Rising institutional ownership combined with a low short interest are probably a couple of good signs that Wall Street thinks a stock has strong upside potential. Even so, it's not always entirely clear why the Street is bullish on a particular company.
AbbVie (NYSE: ABBV ) , Allergan (NYSE: AGN ) , and Pfizer (NYSE: PFE ) are three large pharma companies that have seen institutions increase their stake lately, but have also attracted minimal interest from short sellers. Nonetheless, Allergan is the only stock that has made a big move upwards this year, with both AbbVie and Pfizer lagging behind many of their peers in terms of performance. With this in mind, let's look at why Wall Street is bullish on these three pharma stocks and consider their growth prospects moving forward.
AbbVie has two upcoming catalysts
AbbVie's courtship of Irish biopharma Shire (NASDAQ: SHPG ) has grabbed headlines lately, especially now that a deal looks imminent. Specifically, Shire is reportedly willing to accept AbbVie's latest offer of roughly $54 billion. In my view, AbbVie is getting a steal at this price.
Based on my conservative estimates for tax savings alone, AbbVie will probably recoup its purchase price within 20 years. On top of that, AbbVie will gain a lucrative pipeline of orphan and non-orphan drugs that could nearly doubly AbbVie's pharma sales by 2020. In short, this deal is a big win for AbbVie.
AbbVie is also likely to gain regulatory approvals in the EU and U.S. for its powerful hepatitis C therapy. If all goes as planned, the drug could be available on both continents by the first quarter of 2015. Although it's difficult to say how well the drug will perform compared with other available treatments, I think it will easily add 10% to the company's top line next year, if approved.
Allergan's move upward is all about Valeant's relentless takeover pursuit
Anyone watching the health-care sector these days has probably heard that Valeant Pharmaceuticals (NYSE: VRX ) and Allergan's activist hedge fund shareholders are pushing for a merger. Now that Valeant is taking the offer directly to Allergan's shareholder base over management's objections, we have clearly moved into a hostile phase of this deal.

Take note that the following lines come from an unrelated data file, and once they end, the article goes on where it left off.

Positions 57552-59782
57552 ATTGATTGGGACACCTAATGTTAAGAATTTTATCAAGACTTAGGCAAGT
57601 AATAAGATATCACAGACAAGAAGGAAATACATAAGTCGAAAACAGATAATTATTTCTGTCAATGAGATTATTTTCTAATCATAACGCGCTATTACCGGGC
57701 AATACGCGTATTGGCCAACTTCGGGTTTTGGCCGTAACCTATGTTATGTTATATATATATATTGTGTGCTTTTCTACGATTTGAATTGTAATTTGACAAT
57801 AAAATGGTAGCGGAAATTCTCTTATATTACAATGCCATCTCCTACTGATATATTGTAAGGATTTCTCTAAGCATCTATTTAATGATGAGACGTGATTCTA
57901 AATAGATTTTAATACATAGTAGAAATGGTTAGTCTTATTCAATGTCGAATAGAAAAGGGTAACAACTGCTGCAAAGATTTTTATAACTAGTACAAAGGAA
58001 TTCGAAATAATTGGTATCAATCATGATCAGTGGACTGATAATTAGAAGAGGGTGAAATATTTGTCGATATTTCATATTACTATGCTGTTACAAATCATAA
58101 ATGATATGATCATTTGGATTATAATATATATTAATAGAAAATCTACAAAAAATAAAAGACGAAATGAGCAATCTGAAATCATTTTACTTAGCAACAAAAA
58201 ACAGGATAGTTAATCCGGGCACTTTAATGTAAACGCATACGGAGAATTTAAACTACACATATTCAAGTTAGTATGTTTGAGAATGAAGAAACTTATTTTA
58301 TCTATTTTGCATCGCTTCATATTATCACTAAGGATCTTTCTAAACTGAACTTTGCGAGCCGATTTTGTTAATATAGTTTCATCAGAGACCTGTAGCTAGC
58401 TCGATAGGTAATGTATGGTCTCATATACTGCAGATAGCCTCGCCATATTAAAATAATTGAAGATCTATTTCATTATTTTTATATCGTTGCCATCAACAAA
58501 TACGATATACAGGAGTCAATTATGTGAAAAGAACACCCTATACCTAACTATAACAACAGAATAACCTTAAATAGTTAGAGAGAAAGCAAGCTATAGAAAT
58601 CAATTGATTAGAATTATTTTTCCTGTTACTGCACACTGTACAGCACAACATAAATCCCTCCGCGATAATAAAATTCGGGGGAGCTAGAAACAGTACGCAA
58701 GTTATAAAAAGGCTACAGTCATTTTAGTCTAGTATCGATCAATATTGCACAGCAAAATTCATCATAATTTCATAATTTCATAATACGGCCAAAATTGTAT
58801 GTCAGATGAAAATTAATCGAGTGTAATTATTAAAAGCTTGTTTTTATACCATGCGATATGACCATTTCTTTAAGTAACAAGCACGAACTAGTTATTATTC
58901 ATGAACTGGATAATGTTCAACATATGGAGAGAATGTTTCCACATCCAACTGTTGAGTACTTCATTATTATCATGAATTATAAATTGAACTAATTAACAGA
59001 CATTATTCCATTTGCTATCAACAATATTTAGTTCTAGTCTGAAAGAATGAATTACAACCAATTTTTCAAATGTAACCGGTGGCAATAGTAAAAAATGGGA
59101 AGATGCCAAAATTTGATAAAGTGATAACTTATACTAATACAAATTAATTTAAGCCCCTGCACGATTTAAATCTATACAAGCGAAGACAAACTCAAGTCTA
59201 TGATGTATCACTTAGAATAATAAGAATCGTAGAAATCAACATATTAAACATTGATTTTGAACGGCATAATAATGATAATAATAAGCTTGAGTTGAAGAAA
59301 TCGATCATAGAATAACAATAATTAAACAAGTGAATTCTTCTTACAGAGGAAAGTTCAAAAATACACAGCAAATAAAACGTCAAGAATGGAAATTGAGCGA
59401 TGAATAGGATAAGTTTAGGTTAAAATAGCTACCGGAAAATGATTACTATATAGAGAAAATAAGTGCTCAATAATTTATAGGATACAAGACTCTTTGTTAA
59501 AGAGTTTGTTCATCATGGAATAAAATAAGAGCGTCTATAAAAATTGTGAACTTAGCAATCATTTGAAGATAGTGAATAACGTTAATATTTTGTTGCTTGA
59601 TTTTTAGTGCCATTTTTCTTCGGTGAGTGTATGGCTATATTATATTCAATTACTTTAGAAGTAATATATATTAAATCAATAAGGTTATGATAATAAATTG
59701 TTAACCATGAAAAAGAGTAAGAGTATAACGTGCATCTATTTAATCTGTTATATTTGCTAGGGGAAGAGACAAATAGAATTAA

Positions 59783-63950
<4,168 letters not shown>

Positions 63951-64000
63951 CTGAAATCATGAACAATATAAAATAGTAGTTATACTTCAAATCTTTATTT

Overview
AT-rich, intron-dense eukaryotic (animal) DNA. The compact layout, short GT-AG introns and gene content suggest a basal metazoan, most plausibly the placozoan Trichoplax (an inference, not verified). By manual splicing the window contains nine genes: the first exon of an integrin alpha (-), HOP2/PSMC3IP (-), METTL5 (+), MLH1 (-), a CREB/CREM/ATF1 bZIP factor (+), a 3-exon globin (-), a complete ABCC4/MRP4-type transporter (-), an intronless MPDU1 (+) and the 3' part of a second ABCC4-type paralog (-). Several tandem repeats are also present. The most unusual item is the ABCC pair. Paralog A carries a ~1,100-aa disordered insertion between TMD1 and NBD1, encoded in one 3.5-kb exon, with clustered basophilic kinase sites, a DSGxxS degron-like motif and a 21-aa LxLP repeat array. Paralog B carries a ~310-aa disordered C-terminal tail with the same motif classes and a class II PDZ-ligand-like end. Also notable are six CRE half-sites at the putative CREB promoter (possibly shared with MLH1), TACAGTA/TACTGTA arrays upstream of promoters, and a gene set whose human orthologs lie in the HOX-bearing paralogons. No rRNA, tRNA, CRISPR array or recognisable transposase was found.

Allergan's management is seeking a deal of its own to avoid a takeover, but their options appear even more limited now that Shire is showing interest in AbbVie's latest offer. As it stands, I think Allergan's market cap is close to where a final deal will be inked, and investors jumping in now risk a major reversal if Allergan can somehow table this merger.
Pfizer's value to be unlocked by a reorganization
Pfizer's management has been talking about reorganizing the company to "unlock value" for the past few years. And if its unable to rekindle the failed deal with AstraZeneca, we are likely to finally see this plan go into action before year's end.
What's important to understand is that Pfizer doesn't have enough firepower in its clinical pipeline, aside from bococizumab and palbociclib, to replace its host of blockbusters coming off of patent protection. Next year, for instance, Pfizer is expected to post an anemic growth rate in terms of earnings per share of less than 1%.
A deal with AstraZeneca would help the company in terms of its bottom line, but it would also give Pfizer a much-needed infusion of talent on the clinical side. By contrast, a restructuring effort would allow the company to rid itself of underperforming former blockbusters and create a new unit of recently launched products. In short, Wall Street thinks Pfizer has a couple of cards to play to generate growth and that it will do so in the near future in some way, shape, or form.
I think the interest from Wall Street in these three pharmas is justified from either a catalyst or a valuation perspective, depending on the case. That being said, AbbVie looks like it has the most to offer in terms of upside going forward. Pfizer's future looks a tad murky at this point, and Allergan's stock has already priced in Valeant's offer for the most part. As such, you may want to dig deeper into AbbVie ahead of these pending catalysts, especially now that Shire is seriously considering the latest tender offer.
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